(Photo A.C.A)
the house, which is best exemplified by the Embiricos residence in
Kefalari. I would also add that the duality of expressions of this resi-
dence had also influenced me in the adoption of two languages in
unity in my condominium in Saronis.

From my Magazines it is the "Zodiac 5" , which has suffered the
most by my handling and time ; in much better condition I keep a
copy I have of the January 1938 issue of the Architectural Forum on
Frank Lloyd Wright , with a string spiraling binding . Both have suf-
fered repeatedly; and I believe that most of the architects of the last
60-70years must have inflicted similar damage on their own particu-
lar copies; I believe if you study these particular issues, especially
"Zodiac 5" you'll be able to trace most of the influences exerted upon
younger people by the featured architects. I urge you all , to seek
these issues and spend sometime with them ; But here I'd like to focus
only on one person, whose work stays in my own memory as a real
"meteorite" who passed over my own architectural sky ; A name
almost never to be heard in architecture lectures or his work to have      Sample of Architectural expressionism by
                                                                           Chen Kuen Lee.
been sighted as precedent even by those who where teaching the lan-
guage he was working on. Chen Kuen Lee's architectural language            Source of Photo and drawiongs: Zodiac 5

was that of Hugo Haring and Hans Scharoun , whose philosophy he
openly admired and with whom he had collaborated in research fol-
lowing world war II, for the new urbanism in China. The fluidity and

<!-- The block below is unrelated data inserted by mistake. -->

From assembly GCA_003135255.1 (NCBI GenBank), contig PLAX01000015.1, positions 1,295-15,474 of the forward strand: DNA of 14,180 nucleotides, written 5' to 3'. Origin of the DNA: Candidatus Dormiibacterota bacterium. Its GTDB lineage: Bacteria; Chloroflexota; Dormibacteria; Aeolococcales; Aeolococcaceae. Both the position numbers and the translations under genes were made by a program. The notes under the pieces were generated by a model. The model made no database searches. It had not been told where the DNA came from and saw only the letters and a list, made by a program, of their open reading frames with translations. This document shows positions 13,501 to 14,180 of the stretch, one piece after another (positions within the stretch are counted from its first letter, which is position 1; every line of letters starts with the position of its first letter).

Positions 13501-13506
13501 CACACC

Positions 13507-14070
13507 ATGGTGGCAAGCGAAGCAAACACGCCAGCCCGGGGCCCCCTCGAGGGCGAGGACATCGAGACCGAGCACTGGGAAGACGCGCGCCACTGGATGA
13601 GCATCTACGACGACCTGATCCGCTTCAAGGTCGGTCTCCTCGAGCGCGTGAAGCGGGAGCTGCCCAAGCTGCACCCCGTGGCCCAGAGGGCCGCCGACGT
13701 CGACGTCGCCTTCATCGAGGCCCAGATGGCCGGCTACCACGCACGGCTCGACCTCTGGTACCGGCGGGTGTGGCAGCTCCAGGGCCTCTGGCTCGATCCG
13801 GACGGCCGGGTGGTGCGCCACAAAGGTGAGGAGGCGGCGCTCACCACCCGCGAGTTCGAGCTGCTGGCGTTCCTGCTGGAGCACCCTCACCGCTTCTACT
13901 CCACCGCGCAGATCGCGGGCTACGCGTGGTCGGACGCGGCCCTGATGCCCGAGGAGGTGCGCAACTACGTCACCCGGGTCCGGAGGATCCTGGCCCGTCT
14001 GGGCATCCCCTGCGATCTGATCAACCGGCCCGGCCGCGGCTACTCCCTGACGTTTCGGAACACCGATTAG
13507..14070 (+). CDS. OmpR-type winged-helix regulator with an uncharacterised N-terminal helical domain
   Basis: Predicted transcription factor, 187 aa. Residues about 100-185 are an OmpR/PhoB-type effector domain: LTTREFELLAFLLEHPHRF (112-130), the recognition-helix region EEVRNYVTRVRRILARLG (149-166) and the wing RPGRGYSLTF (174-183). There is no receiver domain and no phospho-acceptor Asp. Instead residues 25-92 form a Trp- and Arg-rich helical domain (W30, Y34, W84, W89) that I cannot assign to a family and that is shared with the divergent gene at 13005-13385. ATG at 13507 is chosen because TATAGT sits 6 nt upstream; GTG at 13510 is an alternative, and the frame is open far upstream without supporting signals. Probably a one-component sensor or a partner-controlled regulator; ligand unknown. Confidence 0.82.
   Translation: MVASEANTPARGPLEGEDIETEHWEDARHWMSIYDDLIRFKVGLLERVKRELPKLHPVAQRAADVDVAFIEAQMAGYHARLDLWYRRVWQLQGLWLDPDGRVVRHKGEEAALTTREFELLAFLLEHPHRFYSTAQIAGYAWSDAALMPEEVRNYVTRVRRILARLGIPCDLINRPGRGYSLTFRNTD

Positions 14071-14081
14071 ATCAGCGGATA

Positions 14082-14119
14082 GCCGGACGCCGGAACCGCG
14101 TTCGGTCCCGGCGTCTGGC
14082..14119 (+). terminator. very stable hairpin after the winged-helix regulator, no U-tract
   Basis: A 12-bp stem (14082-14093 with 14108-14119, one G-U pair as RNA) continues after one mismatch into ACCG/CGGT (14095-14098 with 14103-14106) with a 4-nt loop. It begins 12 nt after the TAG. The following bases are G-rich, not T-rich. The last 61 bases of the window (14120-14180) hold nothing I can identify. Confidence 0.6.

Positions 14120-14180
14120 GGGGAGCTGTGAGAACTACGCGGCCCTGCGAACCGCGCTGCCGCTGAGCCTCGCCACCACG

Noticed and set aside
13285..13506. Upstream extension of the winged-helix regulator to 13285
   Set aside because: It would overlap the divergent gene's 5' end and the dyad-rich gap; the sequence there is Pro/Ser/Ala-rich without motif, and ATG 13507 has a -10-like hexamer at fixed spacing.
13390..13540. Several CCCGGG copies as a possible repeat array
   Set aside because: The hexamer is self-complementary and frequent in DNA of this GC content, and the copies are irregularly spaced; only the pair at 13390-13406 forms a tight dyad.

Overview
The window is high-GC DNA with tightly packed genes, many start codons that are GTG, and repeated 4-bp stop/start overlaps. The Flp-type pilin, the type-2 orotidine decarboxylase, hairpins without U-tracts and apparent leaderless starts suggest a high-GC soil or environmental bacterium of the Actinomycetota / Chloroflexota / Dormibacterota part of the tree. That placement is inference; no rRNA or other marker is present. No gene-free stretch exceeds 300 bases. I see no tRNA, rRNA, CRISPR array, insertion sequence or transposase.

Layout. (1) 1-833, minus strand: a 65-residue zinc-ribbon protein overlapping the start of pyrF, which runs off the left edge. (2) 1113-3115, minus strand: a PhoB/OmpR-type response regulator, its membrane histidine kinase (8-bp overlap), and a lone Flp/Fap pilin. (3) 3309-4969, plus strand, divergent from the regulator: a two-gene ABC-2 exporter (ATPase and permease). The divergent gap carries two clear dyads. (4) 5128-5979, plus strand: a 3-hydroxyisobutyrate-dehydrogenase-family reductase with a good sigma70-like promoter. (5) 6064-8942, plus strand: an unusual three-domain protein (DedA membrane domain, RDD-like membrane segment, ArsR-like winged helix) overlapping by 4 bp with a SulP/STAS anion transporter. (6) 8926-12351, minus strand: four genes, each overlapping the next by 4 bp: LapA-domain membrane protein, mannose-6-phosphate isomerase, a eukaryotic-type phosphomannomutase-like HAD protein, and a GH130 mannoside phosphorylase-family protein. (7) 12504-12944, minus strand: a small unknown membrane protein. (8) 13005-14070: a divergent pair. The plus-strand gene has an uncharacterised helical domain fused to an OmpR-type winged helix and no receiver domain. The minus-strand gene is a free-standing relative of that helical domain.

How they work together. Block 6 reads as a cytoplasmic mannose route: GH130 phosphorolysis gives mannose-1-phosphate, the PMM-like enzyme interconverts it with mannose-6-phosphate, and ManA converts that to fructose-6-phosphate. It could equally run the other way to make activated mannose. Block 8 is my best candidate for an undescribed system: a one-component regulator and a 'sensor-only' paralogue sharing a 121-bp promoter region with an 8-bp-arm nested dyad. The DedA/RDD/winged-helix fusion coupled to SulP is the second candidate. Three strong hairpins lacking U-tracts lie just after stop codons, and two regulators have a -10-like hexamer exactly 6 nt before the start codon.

aetheriality of the space as well as the integration with the landscape
and the generation of the overall form , particularly through the tool
of the architectural section are without precedent ; Whenever my col-
league and very talented architect Martin Price , who was forcefully
guiding his students to work in expressionistic manner, was inviting
me to the review of his students' projects, I was always bringing these
two houses to their attention : "It is not just Alvar Aalto, Pietilä and
Scharoun; Just take a look at Kuen Lee in Zodiac 5". I will never for-
get a particular student, who came back to me a few days later, to tell
me "Mr. Antoniades, I think Frank Gehry's Guggenheim in Bilbao
has something from one of the houses of Kuen Lee you sent me to
see; But did you also see the house in Ibiza by Jose Goderch and
Manuel Valls ? "; he was referring to the Straub house of Kuen Lee…        Top : Plan of House in Ibiza by architects
                                                                           Jose Goderch ŒÆØ Manuel Valls (Source :
but I could not recall the house of the Spanish group he was talking       "Zodiac 5")
to. ….There is a complicated layering effect in the process of "influ-     Below: Plan of the Museum Guggenheim in
                                                                           Bilbao, Architect: Frank Gehry.
encing" and influences in architecture ; I couldn't tell him he was not
                                                                           Source: The World of Buildings   no. 21
perhaps right ! And I went back to check my "Zociac 5" before
answering him. He was absolutely right ; not only the house in Ibiza
I reproduce here had something of the curvilinear flair of the Bilbao,
but the two Spanish architects were exquisitely astonishing as well.
…Well, I'd go along with you if you insist ; Don't call the buildings
and the precedents of my favorite magazines above "masterpieces"
…meritpieces will suit me fine ; after all it is , I believe,
more human !

Thank You
Anthony C.Antoniades for Mag11/ Hydra -Nov.2005